Without the help of a remarkably stylish friend, What a Way to Go! would not have found its way into that little home theatre of mine. Luckily this friend punctured a hole in one of my barriers with the phrase that typically puts me on the defense: “You’re going to love it!” Saddled with a personality that forces me to meet that phrase with an incredibly high-raised eyebrow, this time I was able to trust someone and give it a shot . . . lesson learned! Obviously the back-and-forth quoting of Shirley MacLaine’s lines from Steel Magnolias (1989) proved beneficial to my personal growth. Months later I knew that this was the same friend I had to take to see Liza Minnelli in concert. Really, who else would cry with me during Maybe This Time?
What a Way to Go! follows Louisa May Foster (Shirley MacLaine), a young woman who wants nothing more than true love and a simple life with her man. Call it what you will, Louisa has the “misfortune” of marrying men who strike it rich right before they kick the bucket, leaving her with the burden of life alone as a prospering widow. We follow her through five husbands, each with a story that revolves around fortunes won, lost, and eventually bequeathed.
After she marries each man, Louisa describes those honeymoon days with a dreamy “if our life were a movie,” paving the way for — you’ll never believe it — my favorite scenes. After snubbing a young snooty Dean Martin, the first marriage to Dick Van Dyke starts off as if it were a silent film, with a piano soundtrack, title cards, and wonderfully exaggerated facial expressions. Set in Paris, marriage number two to Paul Newman (bewitching as always) feels to Louisa like a wickedly romantic French movie. Reportedly Paul Newman learned French for this role, and he is still the only man can take “handsome” to the next level by talking with his mouth full of food. That wicked French film of Louisa’s teeters dangerously on showing us all of the beautiful of Mr. Newman . . . quel dommage! Talented and gorgeous, yes, but confound it, what a tease.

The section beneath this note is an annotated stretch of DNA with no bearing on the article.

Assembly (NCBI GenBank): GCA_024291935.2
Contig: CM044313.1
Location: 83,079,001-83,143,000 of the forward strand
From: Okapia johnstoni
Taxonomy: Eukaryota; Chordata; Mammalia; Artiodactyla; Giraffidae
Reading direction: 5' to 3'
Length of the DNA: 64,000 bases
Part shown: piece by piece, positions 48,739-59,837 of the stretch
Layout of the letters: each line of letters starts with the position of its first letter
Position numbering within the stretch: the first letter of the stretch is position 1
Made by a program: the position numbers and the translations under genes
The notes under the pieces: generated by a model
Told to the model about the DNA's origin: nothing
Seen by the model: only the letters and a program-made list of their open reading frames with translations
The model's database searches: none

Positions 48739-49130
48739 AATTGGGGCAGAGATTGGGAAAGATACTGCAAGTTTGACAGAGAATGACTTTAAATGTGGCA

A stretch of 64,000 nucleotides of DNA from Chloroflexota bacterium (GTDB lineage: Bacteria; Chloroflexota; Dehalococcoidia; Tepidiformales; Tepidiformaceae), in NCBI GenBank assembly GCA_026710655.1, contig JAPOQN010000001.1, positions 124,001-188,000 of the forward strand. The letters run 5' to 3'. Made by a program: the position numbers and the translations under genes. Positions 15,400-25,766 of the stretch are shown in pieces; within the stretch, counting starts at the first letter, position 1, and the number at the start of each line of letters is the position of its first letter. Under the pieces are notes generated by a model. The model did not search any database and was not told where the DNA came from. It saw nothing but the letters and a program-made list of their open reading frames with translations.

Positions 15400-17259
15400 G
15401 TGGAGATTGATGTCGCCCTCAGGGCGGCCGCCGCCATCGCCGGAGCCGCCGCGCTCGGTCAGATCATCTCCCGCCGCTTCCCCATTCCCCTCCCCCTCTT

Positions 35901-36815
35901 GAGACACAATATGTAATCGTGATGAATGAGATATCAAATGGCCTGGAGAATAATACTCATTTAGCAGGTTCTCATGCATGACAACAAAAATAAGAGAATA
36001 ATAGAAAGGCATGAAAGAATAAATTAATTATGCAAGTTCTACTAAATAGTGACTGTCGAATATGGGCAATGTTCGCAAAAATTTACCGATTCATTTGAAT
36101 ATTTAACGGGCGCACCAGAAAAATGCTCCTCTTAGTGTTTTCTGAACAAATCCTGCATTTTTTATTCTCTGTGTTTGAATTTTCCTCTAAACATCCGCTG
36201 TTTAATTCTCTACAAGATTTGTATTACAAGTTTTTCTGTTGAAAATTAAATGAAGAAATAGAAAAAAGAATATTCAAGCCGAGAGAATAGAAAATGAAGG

Before she moves on to Gene Kelly (with whom life was like “a gay musical number from one of those big Hollywood movie musicals”), Louisa’s third husband, played by Robert Mitchum, is already wealthy when she meets him. In one gorgeous sequence, their life together could pass for a glamorous Hollywood movie that’s “all above love and what’ll she wear next?” In addition to a cast full of beautiful men and the lovable Shirley MacLaine, the stand-out star of What a Way to Go! is the brilliant goddess of costumes, Edith Head. The record-holding recipient of eight Academy Awards holds nothing back with this one; at times her hypnotic costumes steal the scenes from their mobile mannequins. Despite having to adjust to working with a new leading man every two weeks, Miss MacLaine was thrilled to have 72 costumes designed by Edith Head, 72 hairstyles to match the gowns, and a $3.5 million gem collection that was loaned by Harry Winston of New York. All saucy hats off to Ms. Head, “what’ll she wear next” is my favorite non-Newman scene in the entire film.
You know those people whose opinions start with a monotonous “well, that was different” and sadly proceed no further? Certainly the phrase applies here but absolutely not its lack of excitement. For 1964, What a Way to Go! is risky and risqué and wonderfully different! Packed with good clean dirty fun, gorgeous men, a costume designer of unrivaled talent, and the limitless Shirley MacLaine, odds are . . . well . . . you’re going to love it!
Happy birthday to one of the most gifted and beautiful actors, Mr. Paul Newman. I have too many “let me count the ways” to say about him, so I’ll limit myself to one of the favorites. In What a Way to Go (1964), Shirley MacLaine hops into a Paris cab driven by a scruffy, French-speaking, banana-eating Paul Newman . . . now I ask you, is there any other man on Earth who can look that seductive with a mouth full of food?
Weak in the knees, he made me . . . and I was sitting down!